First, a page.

SEO efforts are more likely to share a budget and be highly integrated with content marketing than a range of other digital marketing disciplines, supporting the perception of content marketing’s role as “an umbrella discipline that encompasses many areas, with one of the main ones being SEO.” That’s according to a new study [download page] from Econsultancy and SEMPO, which found 45% of in-house marketers and 51% of agency respondents reporting a high degree of integration between SEO and content marketing.
By comparison, fewer than one-quarter of company marketers said their SEO efforts are highly integrated with paid search (24%), social media (23%), mobile (16%), email (13%) and digital display. And while agencies reported slightly higher degrees of integration in a couple of those areas, no more than one-third said their clients’ SEO efforts were highly integrated with either of them.
Given those responses, it’s not surprising that marketers and agencies alike were more likely to say that SEO shares the same budget with content marketing than with any other discipline. Even so, a majority 55% of each group said SEO and content marketing operate on somewhat or totally separate budgets. Interestingly 53% of company marketers and 59% of agencies said that paid search budgets are managed completely separately from SEO budgets.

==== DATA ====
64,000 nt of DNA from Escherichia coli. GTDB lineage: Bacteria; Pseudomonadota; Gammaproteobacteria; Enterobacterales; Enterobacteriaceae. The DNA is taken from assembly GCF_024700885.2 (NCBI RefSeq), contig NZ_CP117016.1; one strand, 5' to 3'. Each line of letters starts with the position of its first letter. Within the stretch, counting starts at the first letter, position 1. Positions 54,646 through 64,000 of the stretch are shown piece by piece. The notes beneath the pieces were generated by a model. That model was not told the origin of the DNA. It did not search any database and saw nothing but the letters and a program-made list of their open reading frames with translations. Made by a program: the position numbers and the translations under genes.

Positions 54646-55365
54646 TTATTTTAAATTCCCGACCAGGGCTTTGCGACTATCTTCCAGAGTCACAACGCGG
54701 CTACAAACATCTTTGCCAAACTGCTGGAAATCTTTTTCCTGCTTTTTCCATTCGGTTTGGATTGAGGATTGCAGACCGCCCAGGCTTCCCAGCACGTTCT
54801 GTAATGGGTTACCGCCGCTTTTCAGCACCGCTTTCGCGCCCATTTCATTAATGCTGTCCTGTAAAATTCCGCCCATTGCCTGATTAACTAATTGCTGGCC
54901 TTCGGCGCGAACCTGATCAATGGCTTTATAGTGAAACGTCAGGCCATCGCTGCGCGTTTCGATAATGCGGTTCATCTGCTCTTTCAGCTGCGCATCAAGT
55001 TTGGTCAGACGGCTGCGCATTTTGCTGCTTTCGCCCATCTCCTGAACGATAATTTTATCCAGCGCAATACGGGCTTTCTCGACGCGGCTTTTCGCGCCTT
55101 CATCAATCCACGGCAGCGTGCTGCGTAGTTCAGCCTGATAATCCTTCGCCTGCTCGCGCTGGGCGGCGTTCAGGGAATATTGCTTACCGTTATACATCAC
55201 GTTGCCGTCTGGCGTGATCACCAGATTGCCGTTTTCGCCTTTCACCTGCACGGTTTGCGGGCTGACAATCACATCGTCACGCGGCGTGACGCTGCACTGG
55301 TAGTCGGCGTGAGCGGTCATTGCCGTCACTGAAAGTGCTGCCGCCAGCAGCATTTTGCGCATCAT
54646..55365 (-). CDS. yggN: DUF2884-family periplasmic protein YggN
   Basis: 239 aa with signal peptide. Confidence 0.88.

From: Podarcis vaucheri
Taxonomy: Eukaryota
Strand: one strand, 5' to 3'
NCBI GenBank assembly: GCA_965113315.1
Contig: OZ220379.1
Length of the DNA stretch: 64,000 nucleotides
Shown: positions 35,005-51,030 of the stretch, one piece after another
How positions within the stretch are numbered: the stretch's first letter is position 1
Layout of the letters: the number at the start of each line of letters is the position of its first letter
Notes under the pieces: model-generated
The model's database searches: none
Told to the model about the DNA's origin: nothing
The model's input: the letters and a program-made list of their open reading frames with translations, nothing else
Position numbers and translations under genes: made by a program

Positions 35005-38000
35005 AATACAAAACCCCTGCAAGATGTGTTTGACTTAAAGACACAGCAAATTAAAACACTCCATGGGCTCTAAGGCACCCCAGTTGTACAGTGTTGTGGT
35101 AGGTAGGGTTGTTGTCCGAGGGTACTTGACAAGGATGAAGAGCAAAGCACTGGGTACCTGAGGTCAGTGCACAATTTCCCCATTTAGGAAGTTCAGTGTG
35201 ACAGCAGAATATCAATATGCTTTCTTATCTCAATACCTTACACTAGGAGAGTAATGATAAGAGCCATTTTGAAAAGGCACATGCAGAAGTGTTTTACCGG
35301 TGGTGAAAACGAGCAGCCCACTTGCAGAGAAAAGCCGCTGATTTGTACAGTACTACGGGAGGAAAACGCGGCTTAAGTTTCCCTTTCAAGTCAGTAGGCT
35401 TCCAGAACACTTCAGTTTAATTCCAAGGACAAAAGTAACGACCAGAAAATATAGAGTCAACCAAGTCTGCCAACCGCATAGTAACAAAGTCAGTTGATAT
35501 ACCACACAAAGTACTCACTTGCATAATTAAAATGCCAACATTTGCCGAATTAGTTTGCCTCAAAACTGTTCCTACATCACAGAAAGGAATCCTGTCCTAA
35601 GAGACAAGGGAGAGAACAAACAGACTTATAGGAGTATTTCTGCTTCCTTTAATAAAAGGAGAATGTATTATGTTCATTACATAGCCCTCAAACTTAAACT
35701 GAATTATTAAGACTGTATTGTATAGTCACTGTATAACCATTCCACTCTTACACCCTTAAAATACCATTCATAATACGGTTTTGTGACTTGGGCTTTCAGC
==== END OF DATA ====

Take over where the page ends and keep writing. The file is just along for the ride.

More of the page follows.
The study also analyzes the degree of flexibility that marketers and agencies enjoy with the various disciplines based on ongoing ROI, finding that roughly 4 in 10 respondents from each group have a great deal of flexibility to change paid search, display, and social media budgets based on ROI. Levels of budget flexibility appear more rigid when it comes to email marketing and SEO budgets.
As for that old bugaboo, ROI? This year’s report notes a considerable drop in the share of company marketers who rate their ability to measure it as good. Specifically:
- 47% say they are good at measuring the ROI of paid search, down from 79% in last year’s study;
- 41% report the same for email, down from 57%;
- 28% feel confident with their ROI measure ability for digital display, down from 37%;
- Only 11% rate themselves as good at measuring the ROI of social media marketing, down from 15%.
The Econsultancy analysts note that with the pace of developments within the digital marketing field over the past year, “what is viewed as ‘good’ today in terms of measuring ROI may be vastly different from what was perceived to be ‘good’ a few years back.”
About the Data: The data is based on a survey of more than 400 companies, agencies and consultants, 53% of whom manage strategy, budgets, and direction of marketing. Some 73% are based in the US.